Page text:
Third, banks need to step up their efforts to develop – consistently across all business lines – appropriate stress testing capabilities for CCR, and to ensure that the internal stress test results have an impact on risk monitoring and limits, with a particular focus on NBFIs. The scenarios in the stress testing framework for CCR should address not only counterparties’ creditworthiness, but also their vulnerability to bespoke exposure tail events, where such vulnerabilities can be magnified by combinations of high leverage, maturity mismatch, and non-linearities due to exposure to crowded trades. This means, above all, conducting more frequent stress tests to reflect a rapidly shifting risk environment. Moreover, the framework should aim to identify counterparties whose solvency or liquidity position might come under pressure in certain market scenarios, and to detect concentration in exposure to margin shocks, a significant build-up in credit exposures, or vulnerabilities to rapid deleveraging. We have often noticed that banks rely considerably on the knowledge of their business lines, while not sufficiently using that knowledge for risk metrics, concrete limits, escalation to senior and top management and reduction of business. A sound CCR management framework and related stress testing should also address generic and specific wrong-way risk, i.e. the risk arising when the exposure to a counterparty increases with the risk of the counterparty’s default. Some minimum requirements for the identification, reporting and follow-up of wrong-way risk are set out in regulation, and banks should be ready to develop more sophisticated approaches if the nature of their business so requires.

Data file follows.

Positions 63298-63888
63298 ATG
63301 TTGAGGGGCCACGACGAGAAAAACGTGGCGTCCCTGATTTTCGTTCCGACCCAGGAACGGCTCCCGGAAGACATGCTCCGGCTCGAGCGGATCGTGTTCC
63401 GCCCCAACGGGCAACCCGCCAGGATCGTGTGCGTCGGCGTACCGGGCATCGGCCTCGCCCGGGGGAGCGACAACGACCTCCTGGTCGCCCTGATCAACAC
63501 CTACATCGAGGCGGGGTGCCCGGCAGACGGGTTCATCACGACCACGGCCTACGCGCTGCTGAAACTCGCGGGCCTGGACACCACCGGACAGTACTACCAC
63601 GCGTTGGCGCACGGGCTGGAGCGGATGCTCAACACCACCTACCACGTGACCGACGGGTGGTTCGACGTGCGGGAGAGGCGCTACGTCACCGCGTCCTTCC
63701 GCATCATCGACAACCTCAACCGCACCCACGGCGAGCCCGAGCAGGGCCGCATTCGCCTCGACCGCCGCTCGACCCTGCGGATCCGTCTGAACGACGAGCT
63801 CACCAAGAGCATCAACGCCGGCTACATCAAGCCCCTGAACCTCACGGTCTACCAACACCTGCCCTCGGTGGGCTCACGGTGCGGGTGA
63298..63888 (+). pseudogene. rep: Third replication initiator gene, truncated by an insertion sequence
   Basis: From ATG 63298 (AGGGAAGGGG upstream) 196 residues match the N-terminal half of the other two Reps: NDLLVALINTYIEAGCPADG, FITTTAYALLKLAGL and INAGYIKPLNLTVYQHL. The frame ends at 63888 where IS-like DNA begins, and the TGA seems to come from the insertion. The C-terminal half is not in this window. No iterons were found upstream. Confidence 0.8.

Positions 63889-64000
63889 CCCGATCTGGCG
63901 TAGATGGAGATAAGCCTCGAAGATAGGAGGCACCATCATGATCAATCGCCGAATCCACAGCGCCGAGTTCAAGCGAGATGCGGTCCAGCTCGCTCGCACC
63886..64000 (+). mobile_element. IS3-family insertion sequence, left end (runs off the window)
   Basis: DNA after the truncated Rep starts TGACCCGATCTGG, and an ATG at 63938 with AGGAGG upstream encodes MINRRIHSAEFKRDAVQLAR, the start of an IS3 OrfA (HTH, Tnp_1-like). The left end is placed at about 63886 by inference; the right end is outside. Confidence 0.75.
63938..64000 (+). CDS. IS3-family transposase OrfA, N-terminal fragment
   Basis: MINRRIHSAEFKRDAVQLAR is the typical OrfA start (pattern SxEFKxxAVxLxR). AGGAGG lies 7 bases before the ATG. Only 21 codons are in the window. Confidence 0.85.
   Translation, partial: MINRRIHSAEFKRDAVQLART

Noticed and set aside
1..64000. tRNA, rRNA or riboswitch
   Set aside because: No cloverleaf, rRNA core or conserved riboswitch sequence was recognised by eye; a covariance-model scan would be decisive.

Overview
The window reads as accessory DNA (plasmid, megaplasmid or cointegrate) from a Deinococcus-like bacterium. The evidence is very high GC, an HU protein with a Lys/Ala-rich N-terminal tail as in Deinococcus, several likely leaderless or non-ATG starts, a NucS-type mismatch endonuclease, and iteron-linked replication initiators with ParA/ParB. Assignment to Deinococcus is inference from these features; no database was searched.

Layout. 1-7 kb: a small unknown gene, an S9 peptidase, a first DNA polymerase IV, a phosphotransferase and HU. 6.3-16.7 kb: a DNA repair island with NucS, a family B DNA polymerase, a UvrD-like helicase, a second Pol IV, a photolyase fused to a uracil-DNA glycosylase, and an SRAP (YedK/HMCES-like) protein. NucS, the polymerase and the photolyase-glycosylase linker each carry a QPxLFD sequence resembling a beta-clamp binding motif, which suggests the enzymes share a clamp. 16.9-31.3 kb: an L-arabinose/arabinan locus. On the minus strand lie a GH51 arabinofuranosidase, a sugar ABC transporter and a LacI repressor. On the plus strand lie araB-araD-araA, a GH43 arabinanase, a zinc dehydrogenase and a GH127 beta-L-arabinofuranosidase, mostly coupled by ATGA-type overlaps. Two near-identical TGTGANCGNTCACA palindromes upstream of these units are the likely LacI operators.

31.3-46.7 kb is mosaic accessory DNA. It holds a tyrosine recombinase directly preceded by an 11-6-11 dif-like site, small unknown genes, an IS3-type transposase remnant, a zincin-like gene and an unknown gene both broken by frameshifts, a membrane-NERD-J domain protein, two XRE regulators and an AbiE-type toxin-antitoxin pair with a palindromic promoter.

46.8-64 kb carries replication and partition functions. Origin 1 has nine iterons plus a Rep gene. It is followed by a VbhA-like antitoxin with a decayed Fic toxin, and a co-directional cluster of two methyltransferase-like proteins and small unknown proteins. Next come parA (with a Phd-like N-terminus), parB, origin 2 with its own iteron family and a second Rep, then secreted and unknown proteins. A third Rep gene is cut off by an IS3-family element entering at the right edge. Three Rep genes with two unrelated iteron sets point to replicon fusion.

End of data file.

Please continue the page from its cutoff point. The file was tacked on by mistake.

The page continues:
Finally, there is still room for improvement in how, on a firm-wide basis, CCR is mitigated, monitored and managed when a counterparty is in trouble or defaults, especially in the case of over-the-counter non-cleared derivatives. In many cases, static margins have not yet been replaced with more risk-sensitive arrangements. Sometimes, legal terms even appeared to have been relaxed under commercial pressure. Early warning indicators specific to derivative and security financing transactions, such as discipline in collateral payments, are not always considered when compiling watchlists. Not all banks are testing the operational effectiveness of close-out procedures with regular “fire drills”. The management body and risk committee should be informed without delay of market tensions, major margin disputes, counterparties in difficulty and near misses observed by treasury and collateral management departments.

Regardless of when and how the next market crisis arises, and of the transmission channels through which it will spread to the banking sector, banks should be well prepared and manage their counterparty credit risk at an acceptable level, especially when dealing with the growing NBFI sector. This year we will follow up on the outcome of the review with off-site work and, in some cases, on-site inspections. We will use the full spectrum of supervisory tools to ensure that supervised banks promptly address weaknesses in their risk management frameworks.